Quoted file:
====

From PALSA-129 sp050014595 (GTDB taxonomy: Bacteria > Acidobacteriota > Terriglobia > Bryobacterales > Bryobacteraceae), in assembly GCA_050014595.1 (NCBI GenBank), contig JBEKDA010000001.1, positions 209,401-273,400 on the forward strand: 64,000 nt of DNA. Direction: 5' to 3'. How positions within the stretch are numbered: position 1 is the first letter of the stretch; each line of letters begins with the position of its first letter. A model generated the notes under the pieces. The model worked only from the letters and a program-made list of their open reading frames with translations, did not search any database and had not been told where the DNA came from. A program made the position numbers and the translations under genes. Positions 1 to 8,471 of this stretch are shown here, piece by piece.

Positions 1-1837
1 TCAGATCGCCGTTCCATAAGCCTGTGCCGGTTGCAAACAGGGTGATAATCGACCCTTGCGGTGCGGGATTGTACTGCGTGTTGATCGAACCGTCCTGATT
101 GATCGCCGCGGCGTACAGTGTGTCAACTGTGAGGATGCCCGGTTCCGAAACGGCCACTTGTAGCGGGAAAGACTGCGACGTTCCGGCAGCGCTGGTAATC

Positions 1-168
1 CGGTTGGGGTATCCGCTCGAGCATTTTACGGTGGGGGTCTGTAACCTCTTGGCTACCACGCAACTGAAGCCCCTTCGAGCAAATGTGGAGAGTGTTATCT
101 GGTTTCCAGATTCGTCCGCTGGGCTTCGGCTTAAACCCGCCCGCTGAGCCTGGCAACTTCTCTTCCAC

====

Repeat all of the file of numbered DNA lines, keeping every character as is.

From PALSA-129 sp050014595 (GTDB taxonomy: Bacteria > Acidobacteriota > Terriglobia > Bryobacterales > Bryobacteraceae), in assembly GCA_050014595.1 (NCBI GenBank), contig JBEKDA010000001.1, positions 209,401-273,400 on the forward strand: 64,000 nt of DNA. Direction: 5' to 3'. How positions within the stretch are numbered: position 1 is the first letter of the stretch; each line of letters begins with the position of its first letter. A model generated the notes under the pieces. The model worked only from the letters and a program-made list of their open reading frames with translations, did not search any database and had not been told where the DNA came from. A program made the position numbers and the translations under genes. Positions 1 to 8,471 of this stretch are shown here, piece by piece.

Positions 1-1837
1 TCAGATCGCCGTTCCATAAGCCTGTGCCGGTTGCAAACAGGGTGATAATCGACCCTTGCGGTGCGGGATTGTACTGCGTGTTGATCGAACCGTCCTGATT
101 GATCGCCGCGGCGTACAGTGTGTCAACTGTGAGGATGCCCGGTTCCGAAACGGCCACTTGTAGCGGGAAAGACTGCGACGTTCCGGCAGCGCTGGTAATC

Positions 1-168
1 CGGTTGGGGTATCCGCTCGAGCATTTTACGGTGGGGGTCTGTAACCTCTTGGCTACCACGCAACTGAAGCCCCTTCGAGCAAATGTGGAGAGTGTTATCT
101 GGTTTCCAGATTCGTCCGCTGGGCTTCGGCTTAAACCCGCCCGCTGAGCCTGGCAACTTCTCTTCCAC